Full Text Available The quality of groundwater of unonfined aquifer with growing population density is endangered by population. This may cause serious problem as greatest portion of the population utility groundwater of unconfined aquifer as their drinking water. This research is aim at studying the difference in quality of groundwater of unonfined aquifer in Surakarta Munipicality by settlement units, and studying the impact settlement factors and groundwater depth on the quality of groundwater of unonfined aquifer. The research was executed by a survey methhod, taking 44 units of groundwater of unonfined aquifer samples at stratified proportional random from 44 villages. The samples were analyzed at the laboratory of Local Drinking Water Company (PDAM of Surakarta. Data were analyzed using by stiff diagram, variance analysis, and multiple regression. The research reveals that there is very little differences in the quality of free groundwater in Surakarta, as it is shown by same chemical properties. Several chemical properties were found very high in concentration, but the rest were simultaniously low. On the basis of minimum quality of drinking water coli content have exeeded the allowed limit for drinking water. Among the settlement units observed, there were no significant differences in the physical, chemical (except pH, bacteriological factors. This means that differences among various depth of water. Electrical onductivity (EC, Na, Mg, H2CO3, H2SO4, and NH3 were found different among various depth of water table. Major chemical conentration were significant with geology formation. Population density, built up areas, size of settlement, building density, and the condition of drainage simultaniously affect the quality of free ground water. No differences among settlement units was observed the most important fators determining the free groundwater quality was population density.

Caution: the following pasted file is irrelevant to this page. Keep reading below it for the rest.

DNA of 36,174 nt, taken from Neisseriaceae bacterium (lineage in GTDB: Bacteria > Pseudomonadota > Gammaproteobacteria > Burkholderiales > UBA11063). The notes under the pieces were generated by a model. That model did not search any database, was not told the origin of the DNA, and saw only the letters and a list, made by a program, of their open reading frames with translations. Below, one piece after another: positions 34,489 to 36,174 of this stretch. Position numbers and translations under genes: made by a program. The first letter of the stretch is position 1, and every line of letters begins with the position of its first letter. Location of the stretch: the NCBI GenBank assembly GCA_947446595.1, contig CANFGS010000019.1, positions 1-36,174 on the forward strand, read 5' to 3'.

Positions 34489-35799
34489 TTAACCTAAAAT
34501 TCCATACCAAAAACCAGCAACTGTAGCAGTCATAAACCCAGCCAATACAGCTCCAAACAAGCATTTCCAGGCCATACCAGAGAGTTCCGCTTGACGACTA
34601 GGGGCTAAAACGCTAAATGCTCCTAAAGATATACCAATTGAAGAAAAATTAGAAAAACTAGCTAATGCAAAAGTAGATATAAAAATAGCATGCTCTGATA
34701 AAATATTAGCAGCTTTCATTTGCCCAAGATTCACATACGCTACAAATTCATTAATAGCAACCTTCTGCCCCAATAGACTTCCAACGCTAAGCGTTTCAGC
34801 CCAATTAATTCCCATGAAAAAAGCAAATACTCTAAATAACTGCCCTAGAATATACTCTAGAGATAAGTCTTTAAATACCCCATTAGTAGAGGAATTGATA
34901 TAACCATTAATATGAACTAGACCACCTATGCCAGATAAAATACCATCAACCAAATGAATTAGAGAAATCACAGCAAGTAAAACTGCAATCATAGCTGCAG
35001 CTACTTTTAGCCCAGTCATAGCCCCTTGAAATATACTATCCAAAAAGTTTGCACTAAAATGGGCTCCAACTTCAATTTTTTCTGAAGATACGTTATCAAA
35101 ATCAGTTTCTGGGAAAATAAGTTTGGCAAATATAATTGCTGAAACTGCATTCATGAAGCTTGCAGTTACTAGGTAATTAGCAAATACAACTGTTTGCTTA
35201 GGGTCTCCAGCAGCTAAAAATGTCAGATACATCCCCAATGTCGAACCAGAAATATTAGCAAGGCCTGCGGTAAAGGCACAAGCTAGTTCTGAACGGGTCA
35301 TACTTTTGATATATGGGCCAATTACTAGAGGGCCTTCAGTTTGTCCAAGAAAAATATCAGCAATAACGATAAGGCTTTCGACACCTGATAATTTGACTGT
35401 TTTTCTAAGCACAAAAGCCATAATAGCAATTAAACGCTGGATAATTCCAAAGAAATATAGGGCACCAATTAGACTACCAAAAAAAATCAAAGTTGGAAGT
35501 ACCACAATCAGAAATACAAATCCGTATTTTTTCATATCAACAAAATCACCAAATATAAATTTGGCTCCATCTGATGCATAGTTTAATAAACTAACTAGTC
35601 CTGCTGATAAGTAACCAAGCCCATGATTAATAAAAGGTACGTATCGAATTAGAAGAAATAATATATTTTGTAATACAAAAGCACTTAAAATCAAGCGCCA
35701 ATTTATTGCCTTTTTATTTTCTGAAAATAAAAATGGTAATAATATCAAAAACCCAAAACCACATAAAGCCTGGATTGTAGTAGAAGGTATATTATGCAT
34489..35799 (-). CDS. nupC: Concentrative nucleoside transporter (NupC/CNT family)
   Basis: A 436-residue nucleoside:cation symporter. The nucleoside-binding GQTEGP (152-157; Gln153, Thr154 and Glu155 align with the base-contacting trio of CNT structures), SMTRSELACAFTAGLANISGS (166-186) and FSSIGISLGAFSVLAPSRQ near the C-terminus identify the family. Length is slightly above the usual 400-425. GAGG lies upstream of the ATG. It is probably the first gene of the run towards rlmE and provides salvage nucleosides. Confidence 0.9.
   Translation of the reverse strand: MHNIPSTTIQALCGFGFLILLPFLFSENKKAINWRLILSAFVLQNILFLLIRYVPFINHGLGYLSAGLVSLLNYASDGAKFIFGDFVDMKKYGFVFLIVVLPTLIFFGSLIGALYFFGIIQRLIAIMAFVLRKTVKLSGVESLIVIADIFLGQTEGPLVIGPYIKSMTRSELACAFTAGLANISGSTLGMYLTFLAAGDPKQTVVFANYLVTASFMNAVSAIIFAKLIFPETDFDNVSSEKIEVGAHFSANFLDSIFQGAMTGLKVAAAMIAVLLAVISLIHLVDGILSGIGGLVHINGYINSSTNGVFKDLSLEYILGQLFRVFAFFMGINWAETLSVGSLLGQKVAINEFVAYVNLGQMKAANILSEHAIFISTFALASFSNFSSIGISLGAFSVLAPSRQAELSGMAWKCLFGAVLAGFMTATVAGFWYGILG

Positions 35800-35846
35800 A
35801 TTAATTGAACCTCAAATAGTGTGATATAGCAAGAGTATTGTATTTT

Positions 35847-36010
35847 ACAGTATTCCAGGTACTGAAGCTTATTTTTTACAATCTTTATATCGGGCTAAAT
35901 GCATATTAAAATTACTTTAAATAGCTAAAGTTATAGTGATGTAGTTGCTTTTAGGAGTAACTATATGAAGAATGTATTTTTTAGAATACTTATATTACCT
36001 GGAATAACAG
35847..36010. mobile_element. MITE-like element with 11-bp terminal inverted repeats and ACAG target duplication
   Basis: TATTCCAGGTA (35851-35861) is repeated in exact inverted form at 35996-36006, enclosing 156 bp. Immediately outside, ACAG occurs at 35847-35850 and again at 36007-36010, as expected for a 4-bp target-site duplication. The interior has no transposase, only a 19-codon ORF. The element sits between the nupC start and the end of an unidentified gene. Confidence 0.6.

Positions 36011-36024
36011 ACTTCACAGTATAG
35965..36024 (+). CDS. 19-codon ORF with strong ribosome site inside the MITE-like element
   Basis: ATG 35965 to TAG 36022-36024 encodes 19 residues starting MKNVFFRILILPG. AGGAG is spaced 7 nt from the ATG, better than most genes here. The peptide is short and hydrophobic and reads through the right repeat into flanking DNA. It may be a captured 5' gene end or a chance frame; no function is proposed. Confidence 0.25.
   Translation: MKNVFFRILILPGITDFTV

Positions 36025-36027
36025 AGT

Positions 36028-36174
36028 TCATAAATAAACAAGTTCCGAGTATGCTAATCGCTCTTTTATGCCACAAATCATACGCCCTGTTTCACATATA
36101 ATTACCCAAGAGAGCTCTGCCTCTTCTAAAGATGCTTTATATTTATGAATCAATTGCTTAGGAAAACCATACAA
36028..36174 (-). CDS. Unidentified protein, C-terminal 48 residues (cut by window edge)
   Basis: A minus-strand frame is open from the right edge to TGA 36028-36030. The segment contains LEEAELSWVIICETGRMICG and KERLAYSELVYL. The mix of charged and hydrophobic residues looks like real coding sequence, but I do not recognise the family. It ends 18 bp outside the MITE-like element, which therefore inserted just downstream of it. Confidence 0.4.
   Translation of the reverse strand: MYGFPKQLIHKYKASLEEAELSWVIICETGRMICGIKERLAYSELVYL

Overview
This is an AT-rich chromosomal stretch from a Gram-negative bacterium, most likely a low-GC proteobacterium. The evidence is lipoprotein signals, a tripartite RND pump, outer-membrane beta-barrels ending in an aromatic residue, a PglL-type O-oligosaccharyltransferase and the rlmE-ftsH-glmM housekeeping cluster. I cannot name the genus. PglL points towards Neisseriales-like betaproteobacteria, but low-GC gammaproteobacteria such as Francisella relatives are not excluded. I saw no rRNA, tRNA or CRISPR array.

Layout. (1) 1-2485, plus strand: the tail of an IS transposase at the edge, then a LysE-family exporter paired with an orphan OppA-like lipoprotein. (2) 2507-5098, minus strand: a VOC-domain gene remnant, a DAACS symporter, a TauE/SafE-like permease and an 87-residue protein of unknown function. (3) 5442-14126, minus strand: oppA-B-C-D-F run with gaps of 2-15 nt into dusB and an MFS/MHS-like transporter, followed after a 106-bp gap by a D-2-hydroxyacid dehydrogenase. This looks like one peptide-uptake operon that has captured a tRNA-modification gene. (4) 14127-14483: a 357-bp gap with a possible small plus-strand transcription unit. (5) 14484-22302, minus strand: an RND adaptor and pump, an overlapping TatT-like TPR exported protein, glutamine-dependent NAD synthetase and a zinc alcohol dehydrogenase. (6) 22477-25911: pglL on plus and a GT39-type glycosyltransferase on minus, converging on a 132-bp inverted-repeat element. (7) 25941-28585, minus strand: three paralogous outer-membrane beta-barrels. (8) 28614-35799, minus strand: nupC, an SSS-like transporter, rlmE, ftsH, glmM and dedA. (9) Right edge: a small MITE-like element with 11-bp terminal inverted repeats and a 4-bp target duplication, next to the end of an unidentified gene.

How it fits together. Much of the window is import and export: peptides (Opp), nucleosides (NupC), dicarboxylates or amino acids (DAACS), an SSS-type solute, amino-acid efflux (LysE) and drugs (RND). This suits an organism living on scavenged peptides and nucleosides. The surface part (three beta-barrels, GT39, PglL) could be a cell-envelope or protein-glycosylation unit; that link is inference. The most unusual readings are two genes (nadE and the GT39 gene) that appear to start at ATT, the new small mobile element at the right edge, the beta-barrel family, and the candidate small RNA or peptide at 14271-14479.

17. Groundwater quality assessment of one former industrial site in Belgium using a TRIAD-like approach